0
$\begingroup$

$\int\limits_{y=0}^{3}\int\limits_{x=y}^{\sqrt{18-y^2}} 7x + 3y$ $dxdy$

Okay so I converted this into polar form because I was told to do so I got the integral of $(7r\cos\theta + 3r\sin\theta)rdrd\theta$ where $0\le \theta \le \pi/4$ and $0\le r \le \sqrt{18}$

I think I'm making a mistake solving this integral. I keep getting $72$ which is incorrect.

Work: Taking the first integral I get $7r^3\cos\theta/3 + r^3\sin\theta$ from $0$ to $\sqrt{18}$ then I get $7(\sqrt{18})^3 \cos\theta/ 3 + \sqrt {18}^3\sin\theta$ Then I took the second integral and got $7(\sqrt{18})^3 \sin\theta/ 3 - (\sqrt {18})^3\cos{\theta}$ I plugged in the values of pi/4 and o and got

$126 - 54 + (\sqrt{18}^3) = 148.367532368147$

Sorry, while typing the work I found my mistake. Thanks everyone for trying to help me out :)

$\endgroup$
  • $\begingroup$ Can you show all your working? $\endgroup$ – Calvin Lin Feb 24 '14 at 6:25
  • $\begingroup$ Sure, I'll edit it $\endgroup$ – ayv2 Feb 24 '14 at 6:26
  • 1
    $\begingroup$ Glad you found your mistake. By the way, the result is simply $72+54 \sqrt{2}$ the value of which coinciding with your number. $\endgroup$ – Claude Leibovici Feb 24 '14 at 6:36
0
$\begingroup$

Let $I$ denote the integral value. By calculating the integral by the polar form, we have: \begin{equation} I=\int_0^{\frac{\pi}{4}}\int_0^\sqrt{18}7r^2\cos(\theta)+3r^2\sin(\theta)drd\theta\\ =\int_0^{\frac{\pi}{4}}\int_0^\sqrt{18}7r^2\cos(\theta)drd\theta+\int_0^{\frac{\pi}{4}}\int_0^\sqrt{18}3r^2\sin(\theta)drd\theta\\ =\int_0^{\frac{\pi}{4}}\cos(\theta)d\theta\int_0^\sqrt{18}7r^2dr+\int_0^{\frac{\pi}{4}}\sin(\theta)d\theta\int_0^\sqrt{18}3r^2dr\\ =\frac{\sqrt{2}}{2}\times126\sqrt{2}+(1-\frac{\sqrt{2}}{2})\times54\sqrt{2}\\ =72+54\sqrt{2} \end{equation}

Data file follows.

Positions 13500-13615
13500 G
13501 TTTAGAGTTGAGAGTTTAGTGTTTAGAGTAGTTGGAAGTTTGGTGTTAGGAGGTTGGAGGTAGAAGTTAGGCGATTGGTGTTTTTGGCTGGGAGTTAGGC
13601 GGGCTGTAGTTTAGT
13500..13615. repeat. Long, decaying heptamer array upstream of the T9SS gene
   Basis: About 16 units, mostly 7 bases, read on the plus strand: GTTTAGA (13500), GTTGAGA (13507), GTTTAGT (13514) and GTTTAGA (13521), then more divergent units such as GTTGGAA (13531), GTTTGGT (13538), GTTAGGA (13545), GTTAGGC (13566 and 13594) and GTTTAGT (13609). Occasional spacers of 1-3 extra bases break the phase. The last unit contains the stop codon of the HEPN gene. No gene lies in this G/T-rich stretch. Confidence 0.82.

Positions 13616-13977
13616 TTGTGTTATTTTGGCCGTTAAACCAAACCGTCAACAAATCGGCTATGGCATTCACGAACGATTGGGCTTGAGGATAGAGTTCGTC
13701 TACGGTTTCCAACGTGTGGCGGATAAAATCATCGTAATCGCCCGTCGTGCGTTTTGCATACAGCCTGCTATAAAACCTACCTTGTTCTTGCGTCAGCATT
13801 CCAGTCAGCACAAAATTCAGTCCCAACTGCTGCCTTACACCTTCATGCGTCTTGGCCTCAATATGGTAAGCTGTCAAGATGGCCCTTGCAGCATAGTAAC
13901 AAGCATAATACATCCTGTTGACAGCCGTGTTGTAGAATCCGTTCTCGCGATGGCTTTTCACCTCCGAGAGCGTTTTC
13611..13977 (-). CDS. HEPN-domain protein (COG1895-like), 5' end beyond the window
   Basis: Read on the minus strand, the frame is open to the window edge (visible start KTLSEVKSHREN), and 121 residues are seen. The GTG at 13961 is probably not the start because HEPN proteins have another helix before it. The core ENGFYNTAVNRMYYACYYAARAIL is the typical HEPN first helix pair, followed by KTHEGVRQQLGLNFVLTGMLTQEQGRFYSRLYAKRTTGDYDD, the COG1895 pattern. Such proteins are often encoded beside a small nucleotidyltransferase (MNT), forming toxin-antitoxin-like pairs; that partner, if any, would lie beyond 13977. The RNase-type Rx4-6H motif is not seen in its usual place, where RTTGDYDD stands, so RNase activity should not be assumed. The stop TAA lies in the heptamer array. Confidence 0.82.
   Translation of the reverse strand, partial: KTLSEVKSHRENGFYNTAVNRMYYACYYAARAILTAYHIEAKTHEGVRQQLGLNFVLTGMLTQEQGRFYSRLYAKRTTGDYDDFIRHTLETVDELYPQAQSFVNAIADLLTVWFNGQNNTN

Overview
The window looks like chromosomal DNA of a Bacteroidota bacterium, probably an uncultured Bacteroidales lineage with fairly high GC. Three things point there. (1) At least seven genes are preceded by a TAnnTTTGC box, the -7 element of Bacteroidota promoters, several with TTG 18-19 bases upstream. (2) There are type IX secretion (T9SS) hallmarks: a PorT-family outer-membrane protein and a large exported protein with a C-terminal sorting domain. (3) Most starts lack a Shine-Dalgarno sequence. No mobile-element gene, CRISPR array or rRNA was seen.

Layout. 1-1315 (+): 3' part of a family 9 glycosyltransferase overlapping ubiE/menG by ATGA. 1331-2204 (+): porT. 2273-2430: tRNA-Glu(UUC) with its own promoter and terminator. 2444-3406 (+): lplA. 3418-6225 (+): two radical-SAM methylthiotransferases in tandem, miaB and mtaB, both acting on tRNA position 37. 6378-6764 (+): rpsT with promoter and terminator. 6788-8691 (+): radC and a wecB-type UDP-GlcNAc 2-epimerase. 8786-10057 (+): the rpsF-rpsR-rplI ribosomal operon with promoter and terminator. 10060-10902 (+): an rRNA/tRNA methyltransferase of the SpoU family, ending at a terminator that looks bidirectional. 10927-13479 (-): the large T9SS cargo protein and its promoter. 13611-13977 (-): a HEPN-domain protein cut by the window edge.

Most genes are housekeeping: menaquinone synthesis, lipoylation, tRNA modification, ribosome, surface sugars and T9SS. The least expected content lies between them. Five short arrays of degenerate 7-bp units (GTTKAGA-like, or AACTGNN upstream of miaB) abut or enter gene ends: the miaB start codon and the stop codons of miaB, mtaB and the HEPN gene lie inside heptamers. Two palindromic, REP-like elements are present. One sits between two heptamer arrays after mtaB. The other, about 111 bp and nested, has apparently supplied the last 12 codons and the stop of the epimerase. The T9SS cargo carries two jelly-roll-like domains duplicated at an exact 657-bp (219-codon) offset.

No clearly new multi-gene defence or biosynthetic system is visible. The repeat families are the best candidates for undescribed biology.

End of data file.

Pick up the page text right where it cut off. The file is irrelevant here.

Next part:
| cite | improve this answer | |
$\endgroup$
-1
$\begingroup$

I'm not sure about polar form, but you can evaluate the integral as such:

$\int\limits_{y=0}^{3}\int\limits_{x=y}^{\sqrt{18-y^2}} 7x + 3y$ $dxdy$

$\int\limits_{0}^{3}(\frac{7}{2}x^2 + 3y\cdot x)|_{\sqrt{18-y^2}}^y$ $dy$

$\int\limits_{0}^{3}(\frac{7}{2}y^2 + 3y^2))-(\frac{7}{2}(18-y^2) + 3y\cdot \sqrt{18-y^2})$ $dy$

$\int\limits_{0}^{3} 10\cdot y^2-3y\cdot \sqrt{18-y^2}-63$ $dy$

It should be relatively easy to solve from there using more basic, one-variable methods.

| cite | improve this answer | |
$\endgroup$
  • $\begingroup$ I have to do the problem in polar form... $\endgroup$ – ayv2 Feb 24 '14 at 6:25
  • $\begingroup$ Ah. Good luck, then. $\endgroup$ – walkar Feb 24 '14 at 6:34
  • $\begingroup$ Dear @walkar, maybe you mistake the up and low boundary of integral in the 2nd line of your deduction. $\endgroup$ – Lion Feb 24 '14 at 6:44

Your Answer

By clicking “Post Your Answer”, you agree to our terms of service, privacy policy and cookie policy

Not the answer you're looking for? Browse other questions tagged or ask your own question.